Association of Respiratory Nurse Specialists’ response to consultation
ARNS is committed to raising the profile of lung disease and ensuring consistent and comprehensive access to care for all patients and their families. However, the issue of screening holds several dilemmas.
Screening can be help to detect COPD early, facilitating early treatment and intervention and improving prognosis. Yet many issues in practice still need to be resolved before a national screening programme could be considered effective. In this respect ARNS supports the expert review.
A primary concern would be the current use of fixed ratio FEV1/FVC <70% in place of LLN (lower levels of normal) to diagnose obstructive lung disease. A screening programme would need to address the potential for under and over diagnosis in the young and the elderly.
Secondly, there is currently an over-reliance on FEV1 as a marker for disease severity. FEV1 has been shown to have no correlation with health-related quality of life and does not take in to account the complexity of COPD as a disease spectrum.
A third issue is the training of health professionals and the assurance of quality-controlled spirometry. Evidence suggests that much spirometry performed in primary care is of poor quality and training is inconsistent, with a poor uptake. A large-scale screening programme must be underpinned by access to quality-assured standardised spirometry and will depend on access to high-quality benchmarked training with clear standards and national policies.
Finally, those responsible for interpreting and diagnosing lung disease need to be proficient in understanding the complexities of the disease and the impact on individuals and carers. Standards of care and access to resources have been found to be widely variable throughout the UK.
To summarise, while ARNS applauds the effort to improve recognition, early diagnosis and treatment for all individuals with COPD, these unresolved issues need to be addressed. A national screening programme, reliant on spirometry, could be seen to condone the current approach of a “one size fits all” assessment for COPD. We feel a movement towards a more comprehensive strategy of an individualised approach to multiple, clinically relevant aspects of disease management based on symptoms and assessment of future risk, will be more beneficial to current and future patients. In order to achieve this full implementation, current guidelines and strategies needs to be a priority.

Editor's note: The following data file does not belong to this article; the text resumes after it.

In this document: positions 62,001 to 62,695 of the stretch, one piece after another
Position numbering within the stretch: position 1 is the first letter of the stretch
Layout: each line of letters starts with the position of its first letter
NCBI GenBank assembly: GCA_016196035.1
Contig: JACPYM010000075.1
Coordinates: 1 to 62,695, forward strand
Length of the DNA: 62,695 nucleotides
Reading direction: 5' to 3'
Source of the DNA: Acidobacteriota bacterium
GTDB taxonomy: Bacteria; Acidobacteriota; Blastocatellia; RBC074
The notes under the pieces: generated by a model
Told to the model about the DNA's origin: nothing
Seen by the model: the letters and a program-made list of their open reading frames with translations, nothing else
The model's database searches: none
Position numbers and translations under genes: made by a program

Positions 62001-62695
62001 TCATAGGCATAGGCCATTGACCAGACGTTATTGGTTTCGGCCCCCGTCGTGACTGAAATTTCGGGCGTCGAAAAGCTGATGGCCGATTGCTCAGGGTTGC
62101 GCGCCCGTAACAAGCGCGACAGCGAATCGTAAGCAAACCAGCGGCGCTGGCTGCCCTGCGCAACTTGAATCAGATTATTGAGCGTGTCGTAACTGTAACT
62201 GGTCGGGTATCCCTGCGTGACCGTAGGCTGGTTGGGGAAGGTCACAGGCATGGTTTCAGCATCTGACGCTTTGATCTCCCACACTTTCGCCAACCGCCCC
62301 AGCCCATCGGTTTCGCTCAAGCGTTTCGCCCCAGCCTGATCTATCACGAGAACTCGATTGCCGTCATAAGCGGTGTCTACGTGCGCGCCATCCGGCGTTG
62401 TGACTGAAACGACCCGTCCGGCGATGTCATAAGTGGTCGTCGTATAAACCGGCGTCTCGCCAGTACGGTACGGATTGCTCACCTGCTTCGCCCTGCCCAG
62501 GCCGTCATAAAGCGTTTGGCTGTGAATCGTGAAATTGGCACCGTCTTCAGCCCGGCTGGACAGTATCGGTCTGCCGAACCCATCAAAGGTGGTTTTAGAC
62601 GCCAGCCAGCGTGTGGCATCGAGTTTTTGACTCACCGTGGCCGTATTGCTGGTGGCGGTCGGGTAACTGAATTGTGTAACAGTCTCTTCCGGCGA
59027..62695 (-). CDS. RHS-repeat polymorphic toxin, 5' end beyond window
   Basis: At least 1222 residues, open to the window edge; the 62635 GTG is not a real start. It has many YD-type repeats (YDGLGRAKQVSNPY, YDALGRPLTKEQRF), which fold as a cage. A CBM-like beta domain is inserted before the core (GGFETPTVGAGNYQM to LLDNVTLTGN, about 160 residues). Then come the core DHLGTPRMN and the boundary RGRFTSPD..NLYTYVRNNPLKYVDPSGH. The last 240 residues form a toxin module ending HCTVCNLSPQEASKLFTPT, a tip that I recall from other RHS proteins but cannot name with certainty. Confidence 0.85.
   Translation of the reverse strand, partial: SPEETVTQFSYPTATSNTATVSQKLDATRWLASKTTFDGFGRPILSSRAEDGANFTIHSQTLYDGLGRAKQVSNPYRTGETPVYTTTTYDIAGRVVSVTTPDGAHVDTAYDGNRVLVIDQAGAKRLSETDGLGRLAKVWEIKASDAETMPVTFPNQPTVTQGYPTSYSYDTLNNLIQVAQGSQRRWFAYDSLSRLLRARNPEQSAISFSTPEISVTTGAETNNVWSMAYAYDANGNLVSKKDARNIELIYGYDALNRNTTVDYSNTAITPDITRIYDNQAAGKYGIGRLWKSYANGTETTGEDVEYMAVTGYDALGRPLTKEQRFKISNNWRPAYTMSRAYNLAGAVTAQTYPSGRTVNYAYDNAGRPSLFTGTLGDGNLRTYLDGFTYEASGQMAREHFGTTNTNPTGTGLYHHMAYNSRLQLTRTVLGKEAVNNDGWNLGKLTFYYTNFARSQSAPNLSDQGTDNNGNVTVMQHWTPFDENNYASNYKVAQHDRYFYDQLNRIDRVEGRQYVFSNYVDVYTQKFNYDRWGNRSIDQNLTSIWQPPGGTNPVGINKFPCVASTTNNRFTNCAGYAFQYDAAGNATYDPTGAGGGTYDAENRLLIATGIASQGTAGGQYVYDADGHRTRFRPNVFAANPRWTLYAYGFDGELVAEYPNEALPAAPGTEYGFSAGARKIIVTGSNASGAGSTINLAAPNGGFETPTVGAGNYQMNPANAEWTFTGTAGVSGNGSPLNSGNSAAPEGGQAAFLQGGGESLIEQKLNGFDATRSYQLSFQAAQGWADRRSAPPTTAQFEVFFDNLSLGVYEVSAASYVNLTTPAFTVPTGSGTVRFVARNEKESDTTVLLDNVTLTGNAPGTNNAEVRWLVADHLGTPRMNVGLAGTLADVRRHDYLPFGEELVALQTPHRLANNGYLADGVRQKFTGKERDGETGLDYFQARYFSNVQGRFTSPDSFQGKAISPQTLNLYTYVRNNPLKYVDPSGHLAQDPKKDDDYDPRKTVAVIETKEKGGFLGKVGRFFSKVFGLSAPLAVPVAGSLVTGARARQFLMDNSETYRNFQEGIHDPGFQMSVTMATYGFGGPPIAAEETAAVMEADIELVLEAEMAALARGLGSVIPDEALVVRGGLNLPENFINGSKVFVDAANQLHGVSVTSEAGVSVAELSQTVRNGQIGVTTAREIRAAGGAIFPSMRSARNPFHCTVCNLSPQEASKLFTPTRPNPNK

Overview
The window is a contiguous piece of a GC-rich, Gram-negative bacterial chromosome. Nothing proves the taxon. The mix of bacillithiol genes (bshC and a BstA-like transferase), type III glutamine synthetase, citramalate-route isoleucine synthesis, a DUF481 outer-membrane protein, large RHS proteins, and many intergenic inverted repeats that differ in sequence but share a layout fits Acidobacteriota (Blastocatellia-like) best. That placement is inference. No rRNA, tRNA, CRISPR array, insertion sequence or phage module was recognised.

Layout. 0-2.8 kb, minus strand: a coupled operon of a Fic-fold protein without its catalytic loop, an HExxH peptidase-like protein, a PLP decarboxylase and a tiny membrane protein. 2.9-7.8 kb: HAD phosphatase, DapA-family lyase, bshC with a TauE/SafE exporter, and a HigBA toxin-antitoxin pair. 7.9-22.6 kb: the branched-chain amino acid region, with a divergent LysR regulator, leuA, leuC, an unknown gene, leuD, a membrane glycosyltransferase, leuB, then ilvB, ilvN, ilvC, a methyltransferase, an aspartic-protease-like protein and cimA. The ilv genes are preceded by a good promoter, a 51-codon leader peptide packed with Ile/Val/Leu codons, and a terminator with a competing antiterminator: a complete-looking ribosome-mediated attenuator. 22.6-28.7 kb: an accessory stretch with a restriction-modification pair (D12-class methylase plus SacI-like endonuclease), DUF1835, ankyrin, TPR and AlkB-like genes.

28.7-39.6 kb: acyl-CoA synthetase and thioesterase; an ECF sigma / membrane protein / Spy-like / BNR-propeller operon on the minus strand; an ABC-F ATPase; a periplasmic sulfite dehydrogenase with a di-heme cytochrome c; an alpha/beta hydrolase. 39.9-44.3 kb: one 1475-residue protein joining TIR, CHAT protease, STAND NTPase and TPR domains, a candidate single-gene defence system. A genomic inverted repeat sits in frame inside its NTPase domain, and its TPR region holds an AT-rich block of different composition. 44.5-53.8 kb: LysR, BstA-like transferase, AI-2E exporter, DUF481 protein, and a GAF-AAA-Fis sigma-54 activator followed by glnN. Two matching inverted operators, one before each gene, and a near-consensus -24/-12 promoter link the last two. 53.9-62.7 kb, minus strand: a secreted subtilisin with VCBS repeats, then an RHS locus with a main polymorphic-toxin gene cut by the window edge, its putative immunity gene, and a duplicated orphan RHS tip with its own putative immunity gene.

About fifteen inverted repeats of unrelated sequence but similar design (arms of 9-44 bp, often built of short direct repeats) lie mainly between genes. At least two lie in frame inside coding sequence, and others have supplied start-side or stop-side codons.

Response compiled by Carol Kelly on behalf of ARNS
The UK National Screening Committee is consulting on whether there should be a national screening programme for COPD after an expert review recommended there was not the evidence for national screening. The consultation closes on 26 July 2013.
Find out more here.
The Association of Respiratory Nurse Specialists (ARNS) was established in 1997 as a nursing forum for respiratory nurse specialists and now has over 1000 members across the UK. Its mission is to promote a higher level of respiratory nursing practice through leadership, education and professional development. ARNS also works to influence the direction of respiratory nursing care.
For more information, please visit www.arns.co.uk